Tag: George Hunsberger

Toward A Missional Hermeneutic

The Gospel and Our Culture Network recently convened the 7th annual meeting. Papers were presented, responded to, and the status of a missional hermeneutic for interpreting Scripture reassessed. George Hunsberger offers summary reflections from that meeting noting: “The time is ripe for a rigorous and robust missional hermeneutic!” To that end, Hunsberger identifies four streams of hermeneutical thought:

1. The missional direction of the story.

The framework for biblical interpretation is the story it tells of the mission of God and the formation of a community sent to participate in it.

2. The missional purpose of the writings

The aim of biblical interpretation is to fulfill the equipping purpose of the biblical writings.

3. The missional locatedness of the readers

The approach required for a faithful reading of the Bible is from the missional location of the Christian community.

4. The missional engagement with cultures.

The gospel functions as the interpretive matrix within which the received biblical tradition is brought into critical conversation with a particular human context.

These papers, reflections, and hermeneutical directions will prove important in shaping an honest, faithful, and missional reading of the Bible that promotes a gospel-focused, narrative-couched, missional theology for practitioners and the church alike. No doubt these streams of thought will influence many in the books and articles to come on Missional Church and Theology. Read the whole article here.

The emerging four questions are questions that should shape our churches for decades to come:

1. What is the story of the biblical narrative and how does it implicate us? (missio Dei)

2. What is the purpose of the biblical writings in the life of its hearers? (equipping witness)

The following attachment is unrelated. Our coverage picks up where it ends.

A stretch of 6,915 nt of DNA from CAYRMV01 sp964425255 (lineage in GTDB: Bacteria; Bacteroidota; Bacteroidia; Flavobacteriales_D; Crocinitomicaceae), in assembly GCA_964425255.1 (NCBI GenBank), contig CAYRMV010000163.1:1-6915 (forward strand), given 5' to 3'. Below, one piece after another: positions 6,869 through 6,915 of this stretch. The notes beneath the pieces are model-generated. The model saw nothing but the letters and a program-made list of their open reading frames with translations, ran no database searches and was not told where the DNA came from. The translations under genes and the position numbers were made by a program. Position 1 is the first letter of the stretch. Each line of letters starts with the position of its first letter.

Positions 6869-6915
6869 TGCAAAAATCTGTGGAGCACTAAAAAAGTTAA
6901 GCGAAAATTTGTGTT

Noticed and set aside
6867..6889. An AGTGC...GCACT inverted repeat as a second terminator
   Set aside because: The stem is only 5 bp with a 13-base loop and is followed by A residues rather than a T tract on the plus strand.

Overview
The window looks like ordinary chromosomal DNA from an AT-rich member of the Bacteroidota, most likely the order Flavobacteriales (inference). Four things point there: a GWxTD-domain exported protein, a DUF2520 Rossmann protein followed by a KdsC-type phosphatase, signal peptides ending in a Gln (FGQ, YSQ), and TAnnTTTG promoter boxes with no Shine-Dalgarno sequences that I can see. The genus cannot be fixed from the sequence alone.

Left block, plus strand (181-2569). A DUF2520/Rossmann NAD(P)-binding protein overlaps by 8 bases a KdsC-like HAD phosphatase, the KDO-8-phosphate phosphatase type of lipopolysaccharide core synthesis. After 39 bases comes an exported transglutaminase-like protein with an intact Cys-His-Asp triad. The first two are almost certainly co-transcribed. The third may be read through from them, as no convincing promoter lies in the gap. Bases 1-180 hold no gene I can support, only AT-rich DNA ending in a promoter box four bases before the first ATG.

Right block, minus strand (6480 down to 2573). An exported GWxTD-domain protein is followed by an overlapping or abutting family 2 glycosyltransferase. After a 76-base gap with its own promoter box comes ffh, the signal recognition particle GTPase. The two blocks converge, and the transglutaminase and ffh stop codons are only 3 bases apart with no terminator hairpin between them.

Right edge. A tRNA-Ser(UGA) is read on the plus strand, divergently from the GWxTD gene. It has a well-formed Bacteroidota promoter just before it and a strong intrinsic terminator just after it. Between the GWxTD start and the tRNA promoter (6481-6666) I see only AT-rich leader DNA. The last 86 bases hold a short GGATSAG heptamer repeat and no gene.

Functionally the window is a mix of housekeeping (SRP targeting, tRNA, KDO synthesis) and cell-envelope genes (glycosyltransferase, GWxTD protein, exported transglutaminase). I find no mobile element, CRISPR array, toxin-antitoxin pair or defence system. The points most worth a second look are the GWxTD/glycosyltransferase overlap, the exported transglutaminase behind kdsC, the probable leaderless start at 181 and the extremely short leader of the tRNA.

3. How shall the church read the Bible faithfully today? (located questions)

4. What guides our use of the received tradition in the context before us? (gospel matrix)

The Study of Evangelism

There are a lot of useless books on the topics of evangelism and mission. For starters, a lot of them divorce evangelism from mission; evangelism is reduced to a method or project, effectively subtracting narrow gospel proclamation from the broad path of mission. We need a whole gospel for whole mission. We need deeper philosophical, theological, and practical reflection on the practice of evangelism within the broader context of mission. The Study of Evangelism: A Practice of the Missional Church delivers.

This book is a collection of essays written by top missiologists, theologians, and practitioners such as: David Bosch, Carl Braaten, Walter Brueggemann, Darrell Guder, George Hunsberger, Lesslie Newbigin, Ron Sider, John Stott, and Hwa Yung.

Six propositions guided their selection of essays and articles for this book. The propositions alone are worth the book (emphasis added):

  1. Evangelism is a vital part of something larger than itself, namely the missio Dei.
  2. Evangelism is a process more than an event.
  3. Evangelism is concerned with discipling people in Christ.
  4. Evangelism is oriented toward the reign of God.
  5. Evangelism is a missional practice of the whole people of God.
  6. Evangelism is inescapably contextual.